Northern Michigan golfing offers a short season but great variety

TRAVERSE CITY, Mich. — Although the golf industry in Traverse City faces seasonal issues by Northern Michigan’s harsh winters, it comes back in full swing as spring swings around. Traverse City offers golf courses across the area with designs like Arnold Palmer’s, Jack Niclkaus’s, Jerry Matthews, Gary Player’s etc. The sport attracts large amounts of business which in turn impacts the city immensely. Michael DeAgostino at the Grand Traverse Resort and Spa, says they offer three distinguished 18-hole championship courses, as well as private lessons, on-course instruction, team builds, ladies-only schools, junior camps, clinics for corporate groups, memberships, and club fitting.

Northern Michigan a hub for agriculture in the Great Lakes State

TRAVERSE CITY, Mich. — Located in Northern Michigan, Traverse City is filled with opportunities to interact with the surrounding agriculture and livestock. Brian Matchett, the Program Coordinator of the Institute of Agricultural Technology at Northwestern Michigan College describes Northern Michigan as a hub for agriculture, agricultural support and a culture of appreciation for agricultural producers. He says he believes this has changed significantly over the past 20 years as people have gained a new appreciation for the food that is produced in our community as local produce. “It is important that we continue to provide education to students in our public school systems about food and food production,” says Matchett.

Youth sports opportunities abound in northwest Michigan

TRAVERSE CITY, Mich. — According to the United States Census Bureau, 10.5 percent of the population of Traverse City, Mich. was between the ages of 5 and 18 years in 2015. Across the area, programs and groups are offered to this age group in different activities. Dena Schweitzer says that there are many opportunities to try different sports after she has been in the area for 25 years.

Northwest Michigan is up to date when it comes to the world of tech

TRAVERSE CITY, Mich. — Is Northwest Michigan caught up to society in terms of technology? What locally-created forms support this? These questions were asked to Todd Neibauer, the vice president for Student Services and Technologies at Northwestern Michigan College, after he’s held positions related to educational technology for the past 20 years in the area. “Traverse City is as well connected as anywhere,” says Neibauer.

Northern Michigan’s growing acceptance of the LGBTQ community

TRAVERSE CITY, Mich. — The existence of the LGBTQ (lesbian, gay, bisexual, transgender, and queer) community has become apparent in Traverse City, Michigan, through events like those put on by Up North Pride. The Fourth Annual Up North Pride Rally and Visibility March was held on Sunday, June 25, as the attendees “shut down Front Street,” according to Turnbull, in a march through downtown. “I think citizens of Traverse City who may have been publicly uncomfortable with their sexual orientation are feeling more accepted and able to show their true feelings around others because of events like this,” say Alice Trumbull Hilner, who moved her family to Traverse City 12 years ago. Up North Pride was founded in 2014 by Jenn Cameron, Elon Cameron and Marta Turnbull.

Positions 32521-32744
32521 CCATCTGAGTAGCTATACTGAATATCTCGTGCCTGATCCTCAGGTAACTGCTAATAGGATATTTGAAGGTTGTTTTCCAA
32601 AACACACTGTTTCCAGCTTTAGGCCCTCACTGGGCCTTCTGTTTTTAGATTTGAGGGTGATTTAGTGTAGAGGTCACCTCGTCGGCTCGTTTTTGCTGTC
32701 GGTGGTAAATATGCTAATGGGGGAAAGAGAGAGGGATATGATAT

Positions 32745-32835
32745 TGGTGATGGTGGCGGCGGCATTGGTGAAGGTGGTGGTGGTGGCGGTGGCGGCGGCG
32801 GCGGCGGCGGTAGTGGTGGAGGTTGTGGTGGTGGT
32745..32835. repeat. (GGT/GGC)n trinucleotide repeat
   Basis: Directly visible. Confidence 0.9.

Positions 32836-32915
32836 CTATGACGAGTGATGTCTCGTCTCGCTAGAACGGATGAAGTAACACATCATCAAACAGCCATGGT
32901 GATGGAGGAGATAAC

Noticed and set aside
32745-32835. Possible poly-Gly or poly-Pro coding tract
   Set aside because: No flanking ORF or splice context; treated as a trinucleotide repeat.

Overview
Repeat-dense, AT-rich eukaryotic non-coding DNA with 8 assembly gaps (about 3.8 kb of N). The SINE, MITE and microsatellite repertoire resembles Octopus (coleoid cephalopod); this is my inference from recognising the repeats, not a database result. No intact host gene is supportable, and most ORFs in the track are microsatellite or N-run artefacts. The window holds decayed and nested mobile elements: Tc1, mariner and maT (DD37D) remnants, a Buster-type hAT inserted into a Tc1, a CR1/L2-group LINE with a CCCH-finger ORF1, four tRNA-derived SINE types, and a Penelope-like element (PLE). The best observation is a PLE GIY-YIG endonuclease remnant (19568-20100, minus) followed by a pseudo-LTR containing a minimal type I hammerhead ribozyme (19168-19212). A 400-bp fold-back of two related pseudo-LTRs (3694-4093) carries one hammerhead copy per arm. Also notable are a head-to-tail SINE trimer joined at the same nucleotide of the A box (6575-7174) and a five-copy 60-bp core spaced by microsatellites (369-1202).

Organic produce trend reaches northern Michigan

TRAVERSE CITY, MICH. — The trend of organic produce is growing in society, as citizens are turning to allegedly healthier options across the board. Traverse City is following this direction with businesses like Oryana. General manager of Oryana tephen Nance says that their organic and natural foods and products have gone from being a small niche to mainstream with lots of availability in many stores. Oryana Natural Foods Market in Traverse City, allegedly originated on Randolph Street in 1973.

A connection within the Northern Michigan environment.

TRAVERSE CITY, Mich. — “Traverse City is one of the fortunate few within the state,” says Maia Turek, a Resource Development Specialist of the Michigan Department of Natural Resources. “The beachfront area on Grand Traverse Bay as well as the TART Trail are examples of opportunities within the area that are utilized to make the city even more recreationally appealing for not only visitors, but also for the local residents.” “My work with the DNR invites new recreational events to occur in the area as we support them through our organization,” says Turek. An example of this is stand up paddle boarding, which is allegedly becoming progressively more popular within the area, according to Turek.

Traverse City dilemma: “Sanctuary City” or not?

TRAVERSE CITY, Mich. — Human Rights commissioners of Traverse City are allegedly looking to make the northwestern Michigan city more “immigrant-friendly.” One way of doing so would be to declare sanctuary status, or making TC known as a “Welcoming City.”

“There are jobs in Northern Michigan that need immigrants to take them,” says Mark Dixon, who has been a citizen of Traverse City for over 60 years. “Faming here, especially with the abundance of cherry crops, attracts a lot of immigrants, as well as some jobs at Munson, the local hospital.”

“This had never been an issue before (President Donald) Trump’s presidency,” says Dixon. “I think this is because he initially campaigned with restrictions to countries like Mexico by ‘building a wall’ across the border.”

Early in Trump’s presidency, an executive order attempted to withhold federal grants to sanctuary cities. However, at the end of April, a federal judge in San Francisco put a nationwide end to this.